Turkish FM to discuss Syria in J'lem

Armenians also a topic; reports: US pushed for delay of IAF strike; Assad won't hesitate to start war.

By
October 6, 2007 11:50
Turkish FM to discuss Syria in J'lem

assad 224.88. (photo credit: AP [file])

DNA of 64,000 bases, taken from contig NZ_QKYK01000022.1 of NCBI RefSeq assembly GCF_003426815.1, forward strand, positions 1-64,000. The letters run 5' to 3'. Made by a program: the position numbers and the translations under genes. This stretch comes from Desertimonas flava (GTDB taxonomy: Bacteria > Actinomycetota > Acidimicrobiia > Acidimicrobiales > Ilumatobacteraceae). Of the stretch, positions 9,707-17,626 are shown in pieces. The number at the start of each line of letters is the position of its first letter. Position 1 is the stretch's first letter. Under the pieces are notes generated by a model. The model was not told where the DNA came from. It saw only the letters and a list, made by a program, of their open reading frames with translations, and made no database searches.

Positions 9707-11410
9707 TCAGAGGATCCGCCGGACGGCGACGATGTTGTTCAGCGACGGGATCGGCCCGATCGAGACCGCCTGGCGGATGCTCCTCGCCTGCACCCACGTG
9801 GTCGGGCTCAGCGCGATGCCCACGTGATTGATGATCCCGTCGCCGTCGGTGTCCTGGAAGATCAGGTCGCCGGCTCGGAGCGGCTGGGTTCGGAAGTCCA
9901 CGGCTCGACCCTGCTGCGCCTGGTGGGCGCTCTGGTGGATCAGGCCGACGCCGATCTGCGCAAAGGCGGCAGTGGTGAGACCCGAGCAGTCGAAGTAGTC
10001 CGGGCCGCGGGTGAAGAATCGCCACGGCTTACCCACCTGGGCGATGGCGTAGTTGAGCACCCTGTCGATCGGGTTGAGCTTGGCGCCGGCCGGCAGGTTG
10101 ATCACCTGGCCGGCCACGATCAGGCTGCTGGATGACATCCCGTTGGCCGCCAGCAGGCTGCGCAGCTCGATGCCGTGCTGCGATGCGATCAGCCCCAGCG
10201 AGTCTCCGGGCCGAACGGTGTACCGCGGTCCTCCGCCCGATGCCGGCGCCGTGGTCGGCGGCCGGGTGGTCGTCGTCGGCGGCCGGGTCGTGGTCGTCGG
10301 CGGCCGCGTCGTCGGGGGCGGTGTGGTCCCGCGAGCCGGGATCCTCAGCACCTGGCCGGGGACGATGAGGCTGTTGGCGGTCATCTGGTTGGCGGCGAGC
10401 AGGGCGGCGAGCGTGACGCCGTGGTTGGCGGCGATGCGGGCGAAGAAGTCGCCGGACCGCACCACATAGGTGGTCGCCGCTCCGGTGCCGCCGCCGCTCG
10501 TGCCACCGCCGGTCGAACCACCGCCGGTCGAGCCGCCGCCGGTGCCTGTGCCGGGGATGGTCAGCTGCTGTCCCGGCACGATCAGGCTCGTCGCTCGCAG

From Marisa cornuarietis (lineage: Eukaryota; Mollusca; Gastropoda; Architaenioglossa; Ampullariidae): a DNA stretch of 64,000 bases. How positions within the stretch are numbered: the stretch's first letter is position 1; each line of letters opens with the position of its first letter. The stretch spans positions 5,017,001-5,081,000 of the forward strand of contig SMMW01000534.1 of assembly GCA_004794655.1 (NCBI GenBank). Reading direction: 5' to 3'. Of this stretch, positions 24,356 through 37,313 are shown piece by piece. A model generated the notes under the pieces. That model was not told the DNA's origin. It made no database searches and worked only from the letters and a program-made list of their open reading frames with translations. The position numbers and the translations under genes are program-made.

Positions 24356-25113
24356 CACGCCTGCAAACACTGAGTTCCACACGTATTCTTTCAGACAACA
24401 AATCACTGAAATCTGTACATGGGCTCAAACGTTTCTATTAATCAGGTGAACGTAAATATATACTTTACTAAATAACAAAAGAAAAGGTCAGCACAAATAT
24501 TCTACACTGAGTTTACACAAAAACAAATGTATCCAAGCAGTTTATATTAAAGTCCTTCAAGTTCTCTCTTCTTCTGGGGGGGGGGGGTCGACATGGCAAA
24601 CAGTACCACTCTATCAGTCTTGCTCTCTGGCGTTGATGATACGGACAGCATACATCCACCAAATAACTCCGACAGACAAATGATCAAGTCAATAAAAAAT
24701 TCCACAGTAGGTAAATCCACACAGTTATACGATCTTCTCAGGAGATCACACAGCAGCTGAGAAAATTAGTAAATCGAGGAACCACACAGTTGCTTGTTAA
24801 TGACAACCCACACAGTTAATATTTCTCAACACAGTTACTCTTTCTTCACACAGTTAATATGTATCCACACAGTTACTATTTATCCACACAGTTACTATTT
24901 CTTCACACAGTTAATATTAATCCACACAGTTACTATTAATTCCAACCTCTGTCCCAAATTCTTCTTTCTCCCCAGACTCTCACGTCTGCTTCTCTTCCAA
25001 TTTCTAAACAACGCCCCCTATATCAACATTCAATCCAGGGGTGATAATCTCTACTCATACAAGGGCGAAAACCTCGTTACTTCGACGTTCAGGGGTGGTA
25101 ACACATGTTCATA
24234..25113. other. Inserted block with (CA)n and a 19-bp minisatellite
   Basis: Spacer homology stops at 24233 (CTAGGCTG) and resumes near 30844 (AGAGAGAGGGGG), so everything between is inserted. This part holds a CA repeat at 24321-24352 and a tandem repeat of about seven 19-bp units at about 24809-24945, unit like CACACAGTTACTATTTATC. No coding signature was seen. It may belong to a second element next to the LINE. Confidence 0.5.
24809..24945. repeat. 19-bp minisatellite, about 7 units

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Turkish Foreign Minister Ali Babacan is scheduled to arrive in Israel on Sunday following a brief visit to Damascus. High on his agenda in Jerusalem will be Israel's air strike on Syria last month and the American Jewish community's stand on whether the World War I killing of Armenians constituted genocide. Babacan arrived in Damascus on Saturday, and was scheduled to hold talks during his visit there with President Bashar Assad and Foreign Minister Farouk Shara. His visit to Damascus came as ABC News quoted American officials over the weekend as saying that the IAF raid on Syria was planned for several months and was postponed a number of times due to heavy US pressure. According to the report, Israel presented US officials with satellite imagery which clearly showed North Korean nuclear technology in a Syrian facility. According to a US source, Washington officials were astonished by the imagery and by the fact US intelligence had not picked up on the facility previously. "Israel tends to be very thorough about its intelligence coverage, particularly when it takes a major military step, so they would not have acted without data from several sources," said ABC News military consultant Tony Cordesman. A different source told ABC News that Israel had planned the strike as early as July 14, and in confidential meetings with high-ranking US officials, debated the appropriate response. Several officials supported Israel's decision to strike, although others, led by Secretary of State Condoleezza Rice, firmly opposed it and offered to publicly condemn Syria for operating a nuclear facility instead. US officials who initially opposed the raid, according to ABC , apparently feared the negative influence it might have over the whole region. Consequently, officials in Washington persuaded Israel to push back the raid, but in September, Israel feared that information about the facility might be leaked to the press, and went ahead with the strike, despite objections by Washington. After the strike, fuel tanks were found on the Turkish side of its border with Syria, something that led to protests to Israel from the Turkish foreign ministry. Babacan, who at the time said "this situation is unacceptable for Turkey," also said that Israel promised a quick investigation of a possible violation of Turkish airspace. Babacan was greeted at Damascus Airport Saturday by assistant foreign minister, Abdul-Fattah Ammora. In addition to Israel and the Palestinian Authority, he is also expected to visit Jordan during this Middle East swing. This is Babacan's first visit to the region since being appointed foreign minister in August, replacing Abdullah Gul, who was elected Turkey's president. He visited Israel for the first time in 2004 as Turkey's minister of state for economic affairs. Turkish media reports have said Babacan is expected to play a mediating role between Syria and Israel. If so, he has his work cut out for him, as A-Baath, the official newspaper of President Bashar Assad's government, warned Saturday that Syria would not hesitate to start a war with Israel to restore its control over the Golan Heights. In an article to mark 34 years since the outbreak of the Yom Kippur War, A-Baath said: "Our people and our leadership are determined to liberate our conquered lands using all means, methods and ways." Babacan was expected to discuss the US-sponsored Mideast peace conference planned for later this year both with his Syrian, Israeli and PA hosts. Syria has said it will not attend the conference if the Golan issue were not addressed. Babacan did not make any comments upon his arrival in Damascus, but before departing Turkey he said: "The region is going through a sensitive time and we are facing problems, primarily the Palestinian issue and developments in Iraq that could affect the entire region." "Turkey will continue its efforts and contributions for the establishment of peace and stability in the region," he said. Alongside Syria, Babacan is expected to talk with his Israeli interlocutors about legislation that will come before the US House Foreign Affairs Committee on Wednesday that would declare the World War I era killings of Armenians a genocide. While this measure comes before Congress every year, this time it seems to have enough votes to pass both the committee and the full House. In August, the Anti-Defamation League (ADL) reversed its long-standing position on the issue, and said that the events of that period were tantamount to genocide. At the same time, the organization said it opposed legislation on the matter. Jewish organizations in Washington - because of the close Turkish-Israeli ties - have traditionally lobbied against this piece of legislation, and in August Turkey's ambassador to Israel Namik Tan told The Jerusalem Post that Turkey expected Israel to "deliver" American Jewish organizations and ensure that the US Congress did not pass the resolution. Tan said he understood that Israel's position on the matter had not changed - which is that Turkey and Armenia should resolve their differences over this matter through dialogue - but "Israel should not let the [US] Jewish community change its position. This is our expectation and this is highly important, highly important." Turkish and American officials have been pressing lawmakers to reject the measure, and on Friday US President George W. Bush and Turkish Prime Minister Recep Tayyip Erdogan talked by telephone about their opposition to the legislation. The dispute involves the deaths of hundreds of thousands of Armenians during the waning years of the Ottoman Empire. Armenian advocates, backed by many historians, contend the Armenians died in an organized genocide. The Turks say the Armenians were victims of widespread chaos and governmental breakdown as the 600-year-old empire collapsed in the years before Turkey was born in 1923. Though the largely symbolic measure would have no binding effect on US foreign policy, its passage could nonetheless damage an already strained relationship with Turkey. After France voted last year to make denial of Armenian genocide a crime, the Turkish government ended military ties. Many in the US fear that a public backlash in Turkey could lead to restrictions on crucial supply routes through Turkey to Iraq and Afghanistan and the closure of Incirlik, a strategic air base in Turkey used by the United States. In Israel, too, there is concern that passage of the bill could harm Israeli-Turkish ties. During his two-day stay in Israel, Babacan will meet President Shimon Peres, Prime Minister Ehud Olmert, Foreign Minister Tzipi Livni, Defense Minister Ehud Barak and Likud head Binyamin Netanyahu. He will also go to Ramallah for talks with PA President Mahmoud Abbas and PA Prime Minister Salam Fayad. AP contributed to this report